Yamina leader Naftali Bennett agrees to form ‘change government’ with Yesh Atid head Yair Lapid

Yamina leader Naftali Bennett agreed to form a coalition government with Yesh Atid head Yair Lapid, N12 reported on Friday evening. 

The two sides agreed that Bennett will serve first as prime minister until September 2023, after which Lapid will take over until November 2025, according to N12.

The swearing-in ceremony is expected to take place on June 7, following an announcement of the new government either on Saturday night or Sunday. 

This came following Prime Minister Benjamin Netanyahu’s attack on Bennett on Friday, accusing him of rejecting a right-wing government and instead seeking to become prime minister of a “government of the Left.”

In a three-minute video released on social media, Netanyahu revealed that Likud and Yamina negotiators had reached what he called a far-reaching agreement, but Bennett refused to sign it. The agreement would create a coalition of 59 MKs, two less than is needed. Bennett has declined to form a minority government and urged Netanyahu to find two defectors.
Netanyahu noted that during Operation Guardian of the Walls, Bennett and his No. 2, MK Ayelet Shaked, ruled out a government of change. He warned that Bennett and Shaked were endangering the country, the land of Israel and the IDF. 
“Naftali Bennett is running to the Left,” Netanyahu said. “This goes against all their principles and promises and everything necessary to guarantee the future of our state.”
“Either it was a show or they have no principles,” he said. 
Netanyahu said it was not too late to reject Lapid’s offer to replace him. 
EARLIER ON Friday prior to the report, Lapid said that despite his meeting the day before with Bennett, he did not know whether he would succeed in building a coalition by the time his mandate to form a government from President Reuven Rivlin will expire on Wednesday night. Lapid’s meeting with Bennett raised speculation that a government of change that would replace Netanyahu was on the way.
“I don’t know if we’ll form a government or not,” Lapid wrote on Facebook. “We’re leaving no stone unturned, doing everything we can – but it doesn’t just depend on us.”
Lapid said that what he did know was that even if he had many more seats than the 17 Yesh Atid won, he would try to form the unity government he was trying to build now with the same partners – from the Right, Left and center – which he said sends a message that different sectors of society do not hate one another and want to work for the greater good.
He said Israel needs a government in which Bennett and [Meretz leader] Nitzan Horovitz work together to improve the healthcare system, [New Hope chairman] Gideon Sa’ar and Labor head Merav Michaeli work together to reduce social gaps, and [secularist Yisrael Beytenu leader] Avigdor Liberman and [religious Zionist Blue and White minister] Chili Tropper find solutions together that allow Israel to be a Jewish state that respects the principle that religion cannot be coercive.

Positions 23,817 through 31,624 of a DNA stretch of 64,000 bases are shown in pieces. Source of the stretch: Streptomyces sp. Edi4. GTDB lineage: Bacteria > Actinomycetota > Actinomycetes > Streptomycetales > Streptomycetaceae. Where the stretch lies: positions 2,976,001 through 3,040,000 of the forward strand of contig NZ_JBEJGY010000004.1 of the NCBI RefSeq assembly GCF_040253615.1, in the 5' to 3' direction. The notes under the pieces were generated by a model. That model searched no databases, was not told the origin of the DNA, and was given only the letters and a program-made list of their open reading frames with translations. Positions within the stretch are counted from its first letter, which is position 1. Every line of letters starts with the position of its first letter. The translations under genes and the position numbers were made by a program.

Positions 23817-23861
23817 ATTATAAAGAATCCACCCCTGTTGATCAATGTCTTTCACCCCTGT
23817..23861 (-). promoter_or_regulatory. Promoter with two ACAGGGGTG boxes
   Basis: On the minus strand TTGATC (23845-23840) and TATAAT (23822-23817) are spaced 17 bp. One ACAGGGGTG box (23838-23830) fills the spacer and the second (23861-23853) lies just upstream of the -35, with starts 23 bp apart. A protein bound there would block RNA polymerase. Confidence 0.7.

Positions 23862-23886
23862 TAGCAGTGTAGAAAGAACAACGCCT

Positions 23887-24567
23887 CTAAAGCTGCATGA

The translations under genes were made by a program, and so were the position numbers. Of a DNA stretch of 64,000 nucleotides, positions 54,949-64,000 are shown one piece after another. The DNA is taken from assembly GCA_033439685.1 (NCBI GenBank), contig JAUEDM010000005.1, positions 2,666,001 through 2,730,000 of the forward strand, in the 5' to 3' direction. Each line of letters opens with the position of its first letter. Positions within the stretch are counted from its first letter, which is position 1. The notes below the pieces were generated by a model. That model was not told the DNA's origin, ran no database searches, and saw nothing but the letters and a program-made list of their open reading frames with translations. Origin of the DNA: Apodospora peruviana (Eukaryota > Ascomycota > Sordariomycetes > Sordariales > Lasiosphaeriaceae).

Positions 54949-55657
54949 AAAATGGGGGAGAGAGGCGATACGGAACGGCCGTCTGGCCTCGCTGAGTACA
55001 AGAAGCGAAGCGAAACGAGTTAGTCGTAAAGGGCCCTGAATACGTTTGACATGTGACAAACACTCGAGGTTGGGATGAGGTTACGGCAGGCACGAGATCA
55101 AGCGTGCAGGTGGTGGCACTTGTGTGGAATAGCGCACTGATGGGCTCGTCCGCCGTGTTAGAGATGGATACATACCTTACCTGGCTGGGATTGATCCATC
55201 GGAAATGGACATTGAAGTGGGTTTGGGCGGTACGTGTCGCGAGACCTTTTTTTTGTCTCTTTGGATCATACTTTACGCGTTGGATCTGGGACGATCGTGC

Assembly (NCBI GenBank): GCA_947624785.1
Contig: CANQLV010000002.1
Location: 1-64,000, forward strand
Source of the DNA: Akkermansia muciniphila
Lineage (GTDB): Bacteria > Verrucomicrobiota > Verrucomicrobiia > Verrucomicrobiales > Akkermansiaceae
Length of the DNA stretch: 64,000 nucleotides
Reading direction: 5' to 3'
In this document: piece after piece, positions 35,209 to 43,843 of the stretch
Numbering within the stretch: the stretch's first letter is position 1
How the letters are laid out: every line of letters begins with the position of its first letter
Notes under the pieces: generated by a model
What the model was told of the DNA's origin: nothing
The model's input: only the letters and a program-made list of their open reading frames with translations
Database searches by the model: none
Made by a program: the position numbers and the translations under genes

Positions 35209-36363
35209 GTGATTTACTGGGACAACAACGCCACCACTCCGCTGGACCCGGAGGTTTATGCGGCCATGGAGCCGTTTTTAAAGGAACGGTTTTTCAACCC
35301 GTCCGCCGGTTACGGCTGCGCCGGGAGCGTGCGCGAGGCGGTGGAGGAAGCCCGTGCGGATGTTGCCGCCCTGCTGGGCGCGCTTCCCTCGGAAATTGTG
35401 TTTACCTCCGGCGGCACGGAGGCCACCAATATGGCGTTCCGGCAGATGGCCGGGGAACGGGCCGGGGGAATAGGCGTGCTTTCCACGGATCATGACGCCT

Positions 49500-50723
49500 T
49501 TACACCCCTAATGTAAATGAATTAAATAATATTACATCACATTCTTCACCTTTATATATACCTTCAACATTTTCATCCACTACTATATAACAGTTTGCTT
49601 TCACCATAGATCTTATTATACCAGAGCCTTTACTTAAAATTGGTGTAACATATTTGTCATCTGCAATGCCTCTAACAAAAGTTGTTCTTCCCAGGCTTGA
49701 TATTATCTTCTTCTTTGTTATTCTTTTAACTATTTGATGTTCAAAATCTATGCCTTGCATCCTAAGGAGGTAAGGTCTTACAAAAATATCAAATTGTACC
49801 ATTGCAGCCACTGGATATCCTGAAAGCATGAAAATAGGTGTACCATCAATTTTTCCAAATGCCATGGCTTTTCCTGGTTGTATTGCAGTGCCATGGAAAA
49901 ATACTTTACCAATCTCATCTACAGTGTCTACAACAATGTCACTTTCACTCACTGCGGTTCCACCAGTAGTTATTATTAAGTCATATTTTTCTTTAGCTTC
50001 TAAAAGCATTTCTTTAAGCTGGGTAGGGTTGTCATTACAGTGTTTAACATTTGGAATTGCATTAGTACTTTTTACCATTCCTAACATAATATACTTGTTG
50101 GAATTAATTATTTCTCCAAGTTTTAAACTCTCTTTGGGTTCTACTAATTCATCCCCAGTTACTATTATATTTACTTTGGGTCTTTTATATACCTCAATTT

“Even if Yesh Atid had 40 seats, even if Netanyahu wasn’t there, it would still be the government we need,” Lapid wrote. “It’s the government the people of Israel need and the State of Israel needs – we need it like air to breathe.”
“I have reservations, of course, including the number of ministers that it looks like we’ll have, and the issues we’ve decided not to touch in the first year or two until we can bring about some stability,” he wrote. “But still given all the options, this is the one I’d choose. I’d choose it because we need a government with religious and secular together, where Left and Right combine with a large national-liberal centrist bloc, where Jews and Arabs who think and say loudly that they believe in coexistence – living here together and in the rule of law – sit together.”
TO SUPPORTERS of Netanyahu, Lapid wrote that it was important to remember that in a lively democracy, sometimes the leadership changes.
“Compromise isn’t a dirty word, but the basis of shared existence,” he wrote. “People who think differently from us aren’t enemies and don’t want to harm us (and they’ll be the first ones to stand by our side against our real enemies – Hamas, Hezbollah, Iran). If we do form this government, then in six months there will be people who will be surprised to discover that it hasn’t made Israel less Jewish or less Zionist – it’s just reduced the level of violence and anger, brought about growth and prosperity, and reminded us that we’re better than what we have now.”
Labor and Yesh Atid announced on Friday that they had finalized a coalition agreement. 
Labor leader Merav Michaeli is expected to be appointed transportation minister and MK Omer Bar-Lev will be public security minister, a post once held by his father, Haim Bar-Lev.
The third portfolio given to Labor will be Diaspora Affairs, which Lapid had intended to merge back into the Foreign Ministry that he would head if a government is formed.
Labor has not revealed its candidate for the third portfolio, but it could be MK Emilie Moatti or MK Gilad Kariv. A new department for advancing religious pluralism would be created in the ministry. 
The agreement includes steps to strengthen the police force, stop crime in the agricultural sector and fight traffic accidents.
Michaeli would be a member of the Judicial Selection Committee. Six judges are set to be appointed to the Supreme Court over the next four years. 

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